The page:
Last Saturday night in Newcastle, Mitchell Pearce found himself friendless in no-man’s land.
It’s a subject you hesitate to write about. Then you feel guilt for hesitating, but also a sense that you are not qualified to comment.
Such is the raw and painful nature of the recent allegations of domestic violence against Ben Barba, and rightly, the sensitivity in our society with respect to these matters.
Yet it begs attention, because if domestic violence numbers are going to be reduced, a high profile allegation such as this requires coverage.
The alleged incident and the resulting ban of Barba is in the public domain already. Barba’s profile, and the relatively public nature of the incident have assured that.
It is important to consider the impact of the media coverage and the punishment handed down, and how these factors can make a positive difference to what is sadly a recurring problem in our culture.
For his partner, it is likely heart-breaking that this is the case. It is not possible to even contemplate what Ainslie Currie is going through, unless you have walked in those shoes.
The views here are not intended to offend, and if they are in any way insensitive to Ms Currie or other victims of domestic violence, deepest apologies are offered.
What the publication of these allegations means is that we have an obligation to discuss how we can work to eradicate this behaviour from homes and relationships, and whether sporting codes can play a role.
Most importantly, the exposure of Barba’s alleged behaviour and the resulting conversation may just change the path of some impressionable youngsters.
The allegations against Barba remain allegations only. Media reports suggest that CCTV evidence supports the allegations. The de-registering of Barba by Todd Greenberg and the NRL has been reported to be based on a viewing of the CCTV.
Nobody in their right mind would do anything other than applaud Greenberg’s stance. He acted swiftly and with confidence. One would assume he put aside any doubts about his rights to act on an allegation and simply did what he considers to be right, based on what he saw.
In corporate life, there are myriad opportunities requiring a sense of judgement and timing that requires the leader to act decisively. Greenberg and the NRL pass this one with flying colours.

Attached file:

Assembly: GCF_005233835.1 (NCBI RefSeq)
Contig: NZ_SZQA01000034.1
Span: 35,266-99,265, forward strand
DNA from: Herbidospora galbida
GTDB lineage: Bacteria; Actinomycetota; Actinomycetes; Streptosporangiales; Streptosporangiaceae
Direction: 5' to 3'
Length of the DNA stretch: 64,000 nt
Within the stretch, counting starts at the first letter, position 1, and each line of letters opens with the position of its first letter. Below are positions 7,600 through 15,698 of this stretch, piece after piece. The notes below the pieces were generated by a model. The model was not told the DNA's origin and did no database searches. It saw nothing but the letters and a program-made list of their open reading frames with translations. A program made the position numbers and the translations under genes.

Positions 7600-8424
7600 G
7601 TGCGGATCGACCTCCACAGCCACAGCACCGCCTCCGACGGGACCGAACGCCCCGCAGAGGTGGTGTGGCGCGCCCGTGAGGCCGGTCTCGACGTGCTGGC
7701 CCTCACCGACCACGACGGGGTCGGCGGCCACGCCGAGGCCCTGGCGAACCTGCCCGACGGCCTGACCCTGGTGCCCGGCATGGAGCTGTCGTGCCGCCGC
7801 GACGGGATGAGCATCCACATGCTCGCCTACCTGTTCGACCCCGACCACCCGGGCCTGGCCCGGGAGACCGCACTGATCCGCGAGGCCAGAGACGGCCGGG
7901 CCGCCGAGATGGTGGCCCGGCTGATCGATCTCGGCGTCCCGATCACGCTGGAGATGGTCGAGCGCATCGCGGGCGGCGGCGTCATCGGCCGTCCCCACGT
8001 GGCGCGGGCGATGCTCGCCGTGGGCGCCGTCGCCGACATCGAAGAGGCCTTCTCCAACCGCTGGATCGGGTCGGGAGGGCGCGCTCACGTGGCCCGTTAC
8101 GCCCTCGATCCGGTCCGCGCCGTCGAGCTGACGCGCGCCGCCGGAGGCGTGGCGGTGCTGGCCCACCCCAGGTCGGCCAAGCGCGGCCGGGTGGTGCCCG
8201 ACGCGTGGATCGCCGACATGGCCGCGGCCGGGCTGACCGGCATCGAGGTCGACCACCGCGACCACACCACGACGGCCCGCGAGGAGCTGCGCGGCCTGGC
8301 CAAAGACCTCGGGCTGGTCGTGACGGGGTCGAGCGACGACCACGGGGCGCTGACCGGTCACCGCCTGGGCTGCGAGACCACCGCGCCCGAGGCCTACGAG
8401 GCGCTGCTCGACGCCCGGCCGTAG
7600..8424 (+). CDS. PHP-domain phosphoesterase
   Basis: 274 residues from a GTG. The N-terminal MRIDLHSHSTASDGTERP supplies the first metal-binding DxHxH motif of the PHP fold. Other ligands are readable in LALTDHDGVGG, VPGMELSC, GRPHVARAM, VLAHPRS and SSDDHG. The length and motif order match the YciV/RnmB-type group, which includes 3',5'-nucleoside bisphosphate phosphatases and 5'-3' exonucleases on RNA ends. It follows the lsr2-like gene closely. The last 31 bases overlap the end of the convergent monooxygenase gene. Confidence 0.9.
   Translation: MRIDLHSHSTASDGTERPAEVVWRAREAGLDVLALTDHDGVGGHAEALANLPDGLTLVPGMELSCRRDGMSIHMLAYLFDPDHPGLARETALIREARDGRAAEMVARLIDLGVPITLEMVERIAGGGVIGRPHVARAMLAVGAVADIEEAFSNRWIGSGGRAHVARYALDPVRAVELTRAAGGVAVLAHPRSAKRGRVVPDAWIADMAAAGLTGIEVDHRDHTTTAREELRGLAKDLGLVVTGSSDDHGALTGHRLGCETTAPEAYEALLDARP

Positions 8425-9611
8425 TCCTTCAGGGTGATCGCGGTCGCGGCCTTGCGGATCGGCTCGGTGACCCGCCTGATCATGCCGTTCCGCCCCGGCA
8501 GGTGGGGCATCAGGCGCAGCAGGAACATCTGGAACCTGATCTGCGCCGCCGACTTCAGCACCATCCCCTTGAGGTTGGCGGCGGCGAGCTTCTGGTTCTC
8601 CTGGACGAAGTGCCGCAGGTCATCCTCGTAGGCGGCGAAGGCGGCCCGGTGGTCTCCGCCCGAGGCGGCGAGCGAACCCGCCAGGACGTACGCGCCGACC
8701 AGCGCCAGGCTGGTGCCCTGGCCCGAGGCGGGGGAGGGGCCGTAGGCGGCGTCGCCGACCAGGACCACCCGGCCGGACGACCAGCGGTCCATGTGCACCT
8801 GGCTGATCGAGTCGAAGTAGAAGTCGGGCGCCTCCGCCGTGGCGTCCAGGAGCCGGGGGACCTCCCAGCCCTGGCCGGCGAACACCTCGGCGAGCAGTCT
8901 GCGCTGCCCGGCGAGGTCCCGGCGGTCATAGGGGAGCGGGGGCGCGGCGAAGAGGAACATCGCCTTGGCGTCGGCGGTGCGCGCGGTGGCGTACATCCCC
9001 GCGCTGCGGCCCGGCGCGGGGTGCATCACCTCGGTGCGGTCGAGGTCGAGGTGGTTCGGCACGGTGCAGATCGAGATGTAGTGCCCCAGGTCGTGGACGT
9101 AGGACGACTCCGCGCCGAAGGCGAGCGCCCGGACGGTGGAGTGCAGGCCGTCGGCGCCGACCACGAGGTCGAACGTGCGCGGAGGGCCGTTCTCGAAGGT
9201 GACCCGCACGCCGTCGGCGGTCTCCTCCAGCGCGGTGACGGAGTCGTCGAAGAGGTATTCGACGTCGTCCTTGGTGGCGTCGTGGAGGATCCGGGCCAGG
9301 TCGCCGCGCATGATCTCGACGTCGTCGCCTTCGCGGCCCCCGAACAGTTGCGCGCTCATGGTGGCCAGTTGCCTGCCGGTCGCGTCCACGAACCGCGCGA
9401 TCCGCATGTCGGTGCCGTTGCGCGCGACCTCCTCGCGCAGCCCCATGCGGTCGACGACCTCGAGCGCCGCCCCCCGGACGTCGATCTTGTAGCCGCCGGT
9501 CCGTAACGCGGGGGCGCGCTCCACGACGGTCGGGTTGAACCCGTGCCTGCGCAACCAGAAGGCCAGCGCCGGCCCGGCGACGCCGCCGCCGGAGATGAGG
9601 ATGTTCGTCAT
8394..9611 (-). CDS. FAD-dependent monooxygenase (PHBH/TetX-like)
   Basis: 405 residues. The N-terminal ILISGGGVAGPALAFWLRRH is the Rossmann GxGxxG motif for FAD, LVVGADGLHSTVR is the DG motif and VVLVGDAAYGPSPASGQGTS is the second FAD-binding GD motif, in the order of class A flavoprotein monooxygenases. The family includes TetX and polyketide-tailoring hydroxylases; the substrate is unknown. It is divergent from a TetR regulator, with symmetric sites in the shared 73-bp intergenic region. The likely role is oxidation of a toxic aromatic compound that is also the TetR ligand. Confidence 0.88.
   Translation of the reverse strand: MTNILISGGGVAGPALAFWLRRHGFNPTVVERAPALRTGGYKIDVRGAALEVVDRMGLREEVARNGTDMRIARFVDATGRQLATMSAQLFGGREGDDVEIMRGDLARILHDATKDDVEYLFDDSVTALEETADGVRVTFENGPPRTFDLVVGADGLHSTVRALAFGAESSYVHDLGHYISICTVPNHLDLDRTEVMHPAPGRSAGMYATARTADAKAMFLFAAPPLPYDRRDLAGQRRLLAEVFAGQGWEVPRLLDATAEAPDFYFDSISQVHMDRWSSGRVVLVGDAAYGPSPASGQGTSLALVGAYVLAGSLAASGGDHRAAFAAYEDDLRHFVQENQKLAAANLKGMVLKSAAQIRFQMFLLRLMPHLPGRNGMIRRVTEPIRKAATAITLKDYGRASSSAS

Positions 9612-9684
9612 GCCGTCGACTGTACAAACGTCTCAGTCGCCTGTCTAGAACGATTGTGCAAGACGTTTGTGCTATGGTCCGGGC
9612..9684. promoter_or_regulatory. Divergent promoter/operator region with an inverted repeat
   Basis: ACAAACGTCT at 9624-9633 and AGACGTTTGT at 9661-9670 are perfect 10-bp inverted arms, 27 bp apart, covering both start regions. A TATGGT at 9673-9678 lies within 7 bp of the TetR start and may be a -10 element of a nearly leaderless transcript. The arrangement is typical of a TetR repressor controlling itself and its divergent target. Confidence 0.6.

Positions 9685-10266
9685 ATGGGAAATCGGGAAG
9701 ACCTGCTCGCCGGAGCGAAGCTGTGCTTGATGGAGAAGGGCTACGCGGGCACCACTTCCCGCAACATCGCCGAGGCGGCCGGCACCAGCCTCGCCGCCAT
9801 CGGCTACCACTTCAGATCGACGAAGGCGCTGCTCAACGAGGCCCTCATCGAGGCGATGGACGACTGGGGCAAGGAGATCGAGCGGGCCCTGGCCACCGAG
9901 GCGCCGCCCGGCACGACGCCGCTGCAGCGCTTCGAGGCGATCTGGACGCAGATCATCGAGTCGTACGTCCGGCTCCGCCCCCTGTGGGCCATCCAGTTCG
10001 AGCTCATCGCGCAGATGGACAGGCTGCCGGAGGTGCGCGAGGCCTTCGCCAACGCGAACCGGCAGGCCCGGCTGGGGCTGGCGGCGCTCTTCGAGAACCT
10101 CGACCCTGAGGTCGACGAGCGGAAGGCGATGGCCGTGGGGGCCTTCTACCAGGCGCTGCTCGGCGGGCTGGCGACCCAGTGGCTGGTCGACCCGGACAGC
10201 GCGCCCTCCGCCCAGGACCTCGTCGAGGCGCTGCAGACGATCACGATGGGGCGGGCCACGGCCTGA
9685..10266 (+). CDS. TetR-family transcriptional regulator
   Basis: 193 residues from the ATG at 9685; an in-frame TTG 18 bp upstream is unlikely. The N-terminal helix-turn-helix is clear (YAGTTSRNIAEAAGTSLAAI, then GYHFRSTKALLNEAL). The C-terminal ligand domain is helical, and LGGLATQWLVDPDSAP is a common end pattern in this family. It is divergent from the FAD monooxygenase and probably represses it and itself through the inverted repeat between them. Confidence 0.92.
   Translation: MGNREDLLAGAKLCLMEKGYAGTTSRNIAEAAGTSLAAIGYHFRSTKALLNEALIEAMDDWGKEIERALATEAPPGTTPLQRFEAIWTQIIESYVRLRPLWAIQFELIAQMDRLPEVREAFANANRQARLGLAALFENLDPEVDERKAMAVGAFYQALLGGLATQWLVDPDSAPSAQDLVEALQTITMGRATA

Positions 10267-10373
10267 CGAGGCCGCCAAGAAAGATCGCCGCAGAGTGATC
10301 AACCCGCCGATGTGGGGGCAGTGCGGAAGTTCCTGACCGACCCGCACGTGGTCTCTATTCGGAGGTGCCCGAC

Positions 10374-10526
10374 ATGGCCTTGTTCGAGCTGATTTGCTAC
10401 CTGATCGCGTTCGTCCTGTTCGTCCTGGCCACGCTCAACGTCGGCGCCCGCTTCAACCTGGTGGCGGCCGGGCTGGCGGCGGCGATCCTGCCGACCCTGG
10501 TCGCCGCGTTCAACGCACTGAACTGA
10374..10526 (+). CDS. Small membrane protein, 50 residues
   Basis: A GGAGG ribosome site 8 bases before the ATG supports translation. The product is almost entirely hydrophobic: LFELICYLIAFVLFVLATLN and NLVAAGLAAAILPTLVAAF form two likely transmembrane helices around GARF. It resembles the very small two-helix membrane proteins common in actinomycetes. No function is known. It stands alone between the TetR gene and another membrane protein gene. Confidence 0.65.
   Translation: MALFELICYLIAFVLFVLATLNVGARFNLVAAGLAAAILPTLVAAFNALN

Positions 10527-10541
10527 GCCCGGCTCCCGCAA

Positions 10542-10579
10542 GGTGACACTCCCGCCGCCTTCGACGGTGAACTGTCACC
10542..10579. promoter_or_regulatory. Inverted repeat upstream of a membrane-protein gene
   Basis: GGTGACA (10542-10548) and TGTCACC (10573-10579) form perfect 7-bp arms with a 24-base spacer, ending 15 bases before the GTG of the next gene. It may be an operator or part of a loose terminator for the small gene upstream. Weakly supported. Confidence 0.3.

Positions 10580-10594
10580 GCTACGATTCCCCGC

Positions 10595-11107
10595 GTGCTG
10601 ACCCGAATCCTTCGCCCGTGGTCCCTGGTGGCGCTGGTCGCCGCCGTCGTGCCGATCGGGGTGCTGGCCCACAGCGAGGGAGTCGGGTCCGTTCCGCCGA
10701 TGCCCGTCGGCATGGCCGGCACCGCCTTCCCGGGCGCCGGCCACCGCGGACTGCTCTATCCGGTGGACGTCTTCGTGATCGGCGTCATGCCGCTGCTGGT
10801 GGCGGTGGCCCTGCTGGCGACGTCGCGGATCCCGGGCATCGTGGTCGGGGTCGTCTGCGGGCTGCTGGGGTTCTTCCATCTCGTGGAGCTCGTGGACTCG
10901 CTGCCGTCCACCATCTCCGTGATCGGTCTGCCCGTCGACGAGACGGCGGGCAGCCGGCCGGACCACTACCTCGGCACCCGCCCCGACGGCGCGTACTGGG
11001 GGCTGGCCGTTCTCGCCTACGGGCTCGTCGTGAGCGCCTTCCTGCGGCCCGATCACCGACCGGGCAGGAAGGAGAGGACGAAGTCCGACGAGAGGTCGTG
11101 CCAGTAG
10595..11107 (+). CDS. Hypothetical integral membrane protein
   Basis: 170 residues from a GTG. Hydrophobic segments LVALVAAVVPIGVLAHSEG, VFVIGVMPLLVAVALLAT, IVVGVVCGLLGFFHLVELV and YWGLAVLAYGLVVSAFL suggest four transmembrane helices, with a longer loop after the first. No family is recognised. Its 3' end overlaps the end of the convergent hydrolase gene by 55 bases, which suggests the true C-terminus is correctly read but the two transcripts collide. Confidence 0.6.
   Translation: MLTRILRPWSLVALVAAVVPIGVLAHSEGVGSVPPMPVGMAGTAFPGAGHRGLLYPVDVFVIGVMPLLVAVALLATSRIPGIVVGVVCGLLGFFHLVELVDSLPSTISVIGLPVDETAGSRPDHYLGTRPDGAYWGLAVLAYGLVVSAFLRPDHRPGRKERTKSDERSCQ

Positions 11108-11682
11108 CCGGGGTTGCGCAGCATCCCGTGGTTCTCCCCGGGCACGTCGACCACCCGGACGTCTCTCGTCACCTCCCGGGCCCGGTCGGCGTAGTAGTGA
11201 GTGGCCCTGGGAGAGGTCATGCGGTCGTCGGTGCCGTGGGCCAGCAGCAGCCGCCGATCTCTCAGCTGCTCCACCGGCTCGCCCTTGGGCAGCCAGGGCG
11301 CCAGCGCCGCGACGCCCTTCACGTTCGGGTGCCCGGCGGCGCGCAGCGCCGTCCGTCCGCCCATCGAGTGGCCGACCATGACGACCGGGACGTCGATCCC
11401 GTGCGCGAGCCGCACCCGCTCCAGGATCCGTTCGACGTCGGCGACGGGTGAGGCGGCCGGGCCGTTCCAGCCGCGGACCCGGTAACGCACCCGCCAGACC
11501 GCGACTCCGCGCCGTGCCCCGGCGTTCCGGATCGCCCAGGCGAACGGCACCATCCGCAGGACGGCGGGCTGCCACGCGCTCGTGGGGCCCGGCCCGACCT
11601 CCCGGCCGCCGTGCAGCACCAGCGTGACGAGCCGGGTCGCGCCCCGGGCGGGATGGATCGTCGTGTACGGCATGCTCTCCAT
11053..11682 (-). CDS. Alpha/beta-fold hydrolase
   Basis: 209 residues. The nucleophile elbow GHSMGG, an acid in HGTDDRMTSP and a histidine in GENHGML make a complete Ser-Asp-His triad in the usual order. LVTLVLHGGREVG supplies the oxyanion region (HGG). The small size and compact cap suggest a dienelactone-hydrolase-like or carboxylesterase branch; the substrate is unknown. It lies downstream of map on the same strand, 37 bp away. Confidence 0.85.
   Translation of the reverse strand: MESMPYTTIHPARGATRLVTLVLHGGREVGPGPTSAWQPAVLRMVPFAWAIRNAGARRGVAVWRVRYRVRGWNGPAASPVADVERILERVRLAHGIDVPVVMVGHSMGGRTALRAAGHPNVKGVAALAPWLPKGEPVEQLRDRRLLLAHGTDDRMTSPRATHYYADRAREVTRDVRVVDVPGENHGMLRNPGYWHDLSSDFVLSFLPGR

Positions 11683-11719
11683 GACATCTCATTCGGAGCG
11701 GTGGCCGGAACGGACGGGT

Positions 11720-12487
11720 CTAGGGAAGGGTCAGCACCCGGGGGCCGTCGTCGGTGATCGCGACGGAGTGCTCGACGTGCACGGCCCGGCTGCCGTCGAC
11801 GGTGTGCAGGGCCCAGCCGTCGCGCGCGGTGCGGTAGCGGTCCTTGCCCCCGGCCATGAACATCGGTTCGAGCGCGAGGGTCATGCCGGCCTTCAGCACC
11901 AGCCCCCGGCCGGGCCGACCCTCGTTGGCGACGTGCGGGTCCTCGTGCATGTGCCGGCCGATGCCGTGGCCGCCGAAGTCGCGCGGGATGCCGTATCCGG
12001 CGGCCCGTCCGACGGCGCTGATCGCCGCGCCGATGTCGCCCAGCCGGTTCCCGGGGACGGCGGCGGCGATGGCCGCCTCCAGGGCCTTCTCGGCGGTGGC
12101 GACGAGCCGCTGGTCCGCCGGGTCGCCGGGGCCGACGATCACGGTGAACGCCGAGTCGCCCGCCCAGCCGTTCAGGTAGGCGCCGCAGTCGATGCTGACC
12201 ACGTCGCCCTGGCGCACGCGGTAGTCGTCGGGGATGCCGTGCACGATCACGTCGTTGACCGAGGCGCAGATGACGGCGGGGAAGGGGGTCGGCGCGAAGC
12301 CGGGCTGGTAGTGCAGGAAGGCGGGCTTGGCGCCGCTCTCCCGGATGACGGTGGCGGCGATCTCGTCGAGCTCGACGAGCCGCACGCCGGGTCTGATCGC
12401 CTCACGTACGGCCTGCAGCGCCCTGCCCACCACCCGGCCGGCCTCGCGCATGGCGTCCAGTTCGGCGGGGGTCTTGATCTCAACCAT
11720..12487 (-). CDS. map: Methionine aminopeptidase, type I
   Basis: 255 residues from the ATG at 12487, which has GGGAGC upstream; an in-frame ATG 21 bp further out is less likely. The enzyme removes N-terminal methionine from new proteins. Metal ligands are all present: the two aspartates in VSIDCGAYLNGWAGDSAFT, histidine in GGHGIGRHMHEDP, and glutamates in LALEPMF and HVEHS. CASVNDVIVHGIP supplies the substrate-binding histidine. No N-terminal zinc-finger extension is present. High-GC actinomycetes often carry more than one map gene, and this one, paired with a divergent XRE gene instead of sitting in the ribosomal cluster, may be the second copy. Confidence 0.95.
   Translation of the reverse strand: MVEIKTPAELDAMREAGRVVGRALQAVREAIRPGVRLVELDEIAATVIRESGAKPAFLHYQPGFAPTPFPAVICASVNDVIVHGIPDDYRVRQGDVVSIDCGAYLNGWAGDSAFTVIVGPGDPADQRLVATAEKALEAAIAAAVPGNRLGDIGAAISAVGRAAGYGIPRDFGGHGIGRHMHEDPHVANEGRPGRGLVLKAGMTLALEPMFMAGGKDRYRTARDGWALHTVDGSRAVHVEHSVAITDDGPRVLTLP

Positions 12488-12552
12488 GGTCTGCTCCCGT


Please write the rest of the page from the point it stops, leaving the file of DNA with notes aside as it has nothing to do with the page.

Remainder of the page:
The ongoing issue for the NRL, and Greenberg as its most senior executive, is how they make a difference. The Barba banning is a start.
The White Ribbon partnership is an excellent initiative, and indeed, the NRL must be mortified when domestic violence occurs, especially within its own ranks.
The challenge now for the NRL is how to make a difference that is tangible. Every NRL player who abuses their partner makes a mockery of the NRL’s White Ribbon partnership. However if they are no longer welcome to play, and lose everything they have worked and trained for, you would hope that this starts to make an impact.
It is not so much the current crop of players on whom this may make a meaningful impression. The younger and still impressionable generation have surely had their moral compasses fine-tuned by the publication of this allegation and the resulting sanction on Barba.
It is simplistic and plain wrong to say that the consequences for Barba’s career are the main way to show our youth the reason not to perpetrate domestic violence.
We rely on values, standards and decency to ensure that domestic violence has no place in our community. Punitive measures against offenders are hopefully not a deterrent, because we would hope that people simply wouldn’t behave this way in the first place.
The many relationships where violence and abuse are not part of the landscape are not so simply because there would be punitive consequence for the potential abuser.
These relationships devoid of domestic violence exist more so because people know it is a heinous act, because they respect and value each other, and live their lives according to basic standards of human decency.
However it is in fact the attention given to the allegations against Ben Barba that has value in the conversation about domestic violence.
The coverage of the Barba case reinforces to impressionable minds that this behaviour is totally abhorrent, and the consequences for Barba demonstrate that domestic violence cannot ever be tolerated, regardless of the offender’s profile, his value to a sporting team and its fans, or his talent.
The allegations show that domestic violence is not limited to specific income brackets or demographics and the issued should never be tackled this way.
The publicity around Barba sends the message that domestic violence is never acceptable, and is so taboo as to make the transgressor instantly a persona non grata. Today’s youth need to hear this and understand it. These are powerful and important messages arising out of a horrible story.